Pushing People into Poverty and Public Health Crisis: Maryland's Recent Energy Cost Increases Could Add Up to an Equity Disaster


Mar 26, 2024

Over-the-shoulder view of a Black woman looking at an electric bill with a calculator and phone on the table, photo by Ridofranz/Getty Images

Photo by Ridofranz/Getty Images

This commentary originally appeared on Baltimore Sun on March 26, 2024.

One year ago, the Maryland Public Service Commission (PSC) approved a series of multi-year rate increases (PDF) for Baltimore Gas and Electric (BG&E). This month, those increases began to take effect, and now thousands of households throughout Baltimore City and parts of the 10 adjacent Maryland counties BG&E covers will see a 43 percent increase in their gas, and a 21 percent increase in their electricity distribution rates. Gas distribution rates will continue increasing over the next two years, and by 2026 will reflect a 61 percent increase, and electricity rates a 31 percent increase.

These rate increases arrive at a difficult moment for many. BG&E is the largest energy provider in the state; about a fifth of all Maryland households are BG&E customers. Last year, one in four Marylanders reported being unable to pay an energy bill in the last 12 months. In Baltimore County, low-income households spend one-third of their income on energy bills—nearly five times the U.S. average of 6.5 percent.

Households will go without life-sustaining necessities such as food, medicine, and medical care to pay their energy bills. During the winter, unsafe heating sources that are fire hazards—such as space heaters and wood stoves—are used in place of central heating to control costs. During the summer, older adults and young children can get sick and die from the inability to keep cool.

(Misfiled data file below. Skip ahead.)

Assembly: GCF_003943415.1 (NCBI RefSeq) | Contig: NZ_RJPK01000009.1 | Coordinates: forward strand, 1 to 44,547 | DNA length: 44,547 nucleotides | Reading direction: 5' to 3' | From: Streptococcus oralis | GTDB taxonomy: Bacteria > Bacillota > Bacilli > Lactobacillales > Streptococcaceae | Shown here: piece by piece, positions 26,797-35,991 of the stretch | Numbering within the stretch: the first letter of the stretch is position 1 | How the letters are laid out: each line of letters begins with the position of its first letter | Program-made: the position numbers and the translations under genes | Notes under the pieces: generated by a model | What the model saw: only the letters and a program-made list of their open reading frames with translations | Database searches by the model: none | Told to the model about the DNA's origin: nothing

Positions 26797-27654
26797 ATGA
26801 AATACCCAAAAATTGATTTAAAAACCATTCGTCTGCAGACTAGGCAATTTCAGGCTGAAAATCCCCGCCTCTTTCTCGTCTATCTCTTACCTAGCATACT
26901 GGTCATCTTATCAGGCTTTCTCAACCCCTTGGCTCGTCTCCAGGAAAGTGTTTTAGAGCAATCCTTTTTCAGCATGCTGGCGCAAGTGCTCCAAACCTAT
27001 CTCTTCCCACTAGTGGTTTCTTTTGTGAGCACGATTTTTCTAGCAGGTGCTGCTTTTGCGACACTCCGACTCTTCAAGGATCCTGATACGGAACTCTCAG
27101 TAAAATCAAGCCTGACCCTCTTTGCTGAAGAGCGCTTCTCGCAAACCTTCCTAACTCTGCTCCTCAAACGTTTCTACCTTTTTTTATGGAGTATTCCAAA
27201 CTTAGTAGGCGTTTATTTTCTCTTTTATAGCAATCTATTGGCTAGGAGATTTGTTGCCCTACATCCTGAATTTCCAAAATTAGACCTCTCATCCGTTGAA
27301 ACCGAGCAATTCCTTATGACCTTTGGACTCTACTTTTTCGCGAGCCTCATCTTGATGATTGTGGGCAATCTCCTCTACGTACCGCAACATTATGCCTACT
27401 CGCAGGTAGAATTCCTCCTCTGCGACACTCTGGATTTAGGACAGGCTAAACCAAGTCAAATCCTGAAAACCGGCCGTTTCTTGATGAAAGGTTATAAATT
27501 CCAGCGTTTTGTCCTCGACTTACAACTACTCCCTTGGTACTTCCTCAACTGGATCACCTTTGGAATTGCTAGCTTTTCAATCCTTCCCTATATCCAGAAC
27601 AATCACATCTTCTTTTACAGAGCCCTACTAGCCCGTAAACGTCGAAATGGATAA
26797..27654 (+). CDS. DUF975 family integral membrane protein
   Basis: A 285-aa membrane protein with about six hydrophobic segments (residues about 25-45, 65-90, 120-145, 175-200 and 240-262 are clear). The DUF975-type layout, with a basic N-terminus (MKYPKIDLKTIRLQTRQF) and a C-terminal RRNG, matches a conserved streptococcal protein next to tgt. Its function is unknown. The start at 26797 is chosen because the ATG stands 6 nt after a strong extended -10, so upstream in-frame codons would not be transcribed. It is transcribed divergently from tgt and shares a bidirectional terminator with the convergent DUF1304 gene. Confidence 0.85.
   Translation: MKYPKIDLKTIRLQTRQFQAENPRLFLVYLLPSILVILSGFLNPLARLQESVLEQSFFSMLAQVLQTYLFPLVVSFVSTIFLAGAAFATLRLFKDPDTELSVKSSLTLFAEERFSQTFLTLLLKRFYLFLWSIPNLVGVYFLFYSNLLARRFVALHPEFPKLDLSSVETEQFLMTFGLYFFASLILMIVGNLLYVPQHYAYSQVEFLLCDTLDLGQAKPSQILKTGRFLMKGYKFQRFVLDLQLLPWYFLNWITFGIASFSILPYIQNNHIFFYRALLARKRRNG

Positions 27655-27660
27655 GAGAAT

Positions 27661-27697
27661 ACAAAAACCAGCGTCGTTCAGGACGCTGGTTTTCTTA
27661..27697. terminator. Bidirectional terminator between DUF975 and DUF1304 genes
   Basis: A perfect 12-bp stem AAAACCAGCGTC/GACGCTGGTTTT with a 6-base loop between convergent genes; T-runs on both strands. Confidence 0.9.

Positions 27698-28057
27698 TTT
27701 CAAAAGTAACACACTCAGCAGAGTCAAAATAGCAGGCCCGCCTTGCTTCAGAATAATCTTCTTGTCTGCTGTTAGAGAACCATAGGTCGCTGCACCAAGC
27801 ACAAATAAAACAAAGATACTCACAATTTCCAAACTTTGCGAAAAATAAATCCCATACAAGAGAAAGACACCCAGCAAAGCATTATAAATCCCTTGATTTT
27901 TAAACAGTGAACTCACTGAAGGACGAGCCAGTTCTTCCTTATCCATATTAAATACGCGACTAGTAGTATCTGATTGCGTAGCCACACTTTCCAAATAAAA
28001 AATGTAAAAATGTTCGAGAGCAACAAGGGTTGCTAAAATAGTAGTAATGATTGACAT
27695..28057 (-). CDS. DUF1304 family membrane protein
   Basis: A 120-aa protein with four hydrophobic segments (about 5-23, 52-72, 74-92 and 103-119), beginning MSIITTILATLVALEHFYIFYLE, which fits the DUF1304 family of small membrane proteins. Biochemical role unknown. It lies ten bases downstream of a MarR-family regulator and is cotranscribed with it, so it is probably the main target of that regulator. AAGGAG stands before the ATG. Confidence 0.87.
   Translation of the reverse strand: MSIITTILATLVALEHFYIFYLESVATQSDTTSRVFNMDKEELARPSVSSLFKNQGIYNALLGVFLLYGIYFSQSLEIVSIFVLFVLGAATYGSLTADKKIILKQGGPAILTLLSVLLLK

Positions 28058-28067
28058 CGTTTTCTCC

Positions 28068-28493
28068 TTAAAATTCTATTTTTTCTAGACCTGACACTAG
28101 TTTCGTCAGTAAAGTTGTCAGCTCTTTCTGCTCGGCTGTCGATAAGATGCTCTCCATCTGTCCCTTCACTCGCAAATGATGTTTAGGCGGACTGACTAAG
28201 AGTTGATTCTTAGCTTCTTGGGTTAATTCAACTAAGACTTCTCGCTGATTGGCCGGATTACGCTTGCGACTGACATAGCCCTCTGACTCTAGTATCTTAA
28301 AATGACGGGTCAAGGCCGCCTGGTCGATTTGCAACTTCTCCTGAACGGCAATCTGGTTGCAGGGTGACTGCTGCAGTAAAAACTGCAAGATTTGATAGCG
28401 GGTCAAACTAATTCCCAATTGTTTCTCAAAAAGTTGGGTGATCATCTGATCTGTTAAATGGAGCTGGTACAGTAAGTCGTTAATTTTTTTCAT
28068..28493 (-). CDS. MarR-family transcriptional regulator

Households will go without life-sustaining necessities such as food, medicine, and medical care to pay their energy bills.

Share on Twitter

While there is a Low-Income Household Energy Assistance Program to help people afford utility bills, it consistently lacks the funds to help all the households that need it, with an estimated gap of $240 million (PDF) to fully fund bill assistance. The state assistance necessary to bring energy bills below 6 percent of a low-income household's earnings is currently insufficient—only about one in five households in need is now receiving assistance (PDF) with their energy bills.

Not only are assistance programs insufficient, but past policy changes supported by the PSC have ended up resulting in low-income households paying substantially higher prices (PDF) for their gas and electricity than high-income families. This is because Maryland's Electric Customer Choice and Competition Act, which became law in 1999, allows for third-party suppliers to purchase energy wholesale before then selling it to households. Though this policy change was meant to make energy more affordable through competitive pricing, it has had the opposite effect for many, increasing their energy costs while suppliers raise their prices each year. Predatory marketing practices—where variable rate offers expired, and then rose sharply—were used to scam households, resulting in over $1 billion in overpayments since 2014, with disproportionate overpayment by low-income households. Now, the PSC is investigating a record-high number of consumer complaints about questionable supplier practices.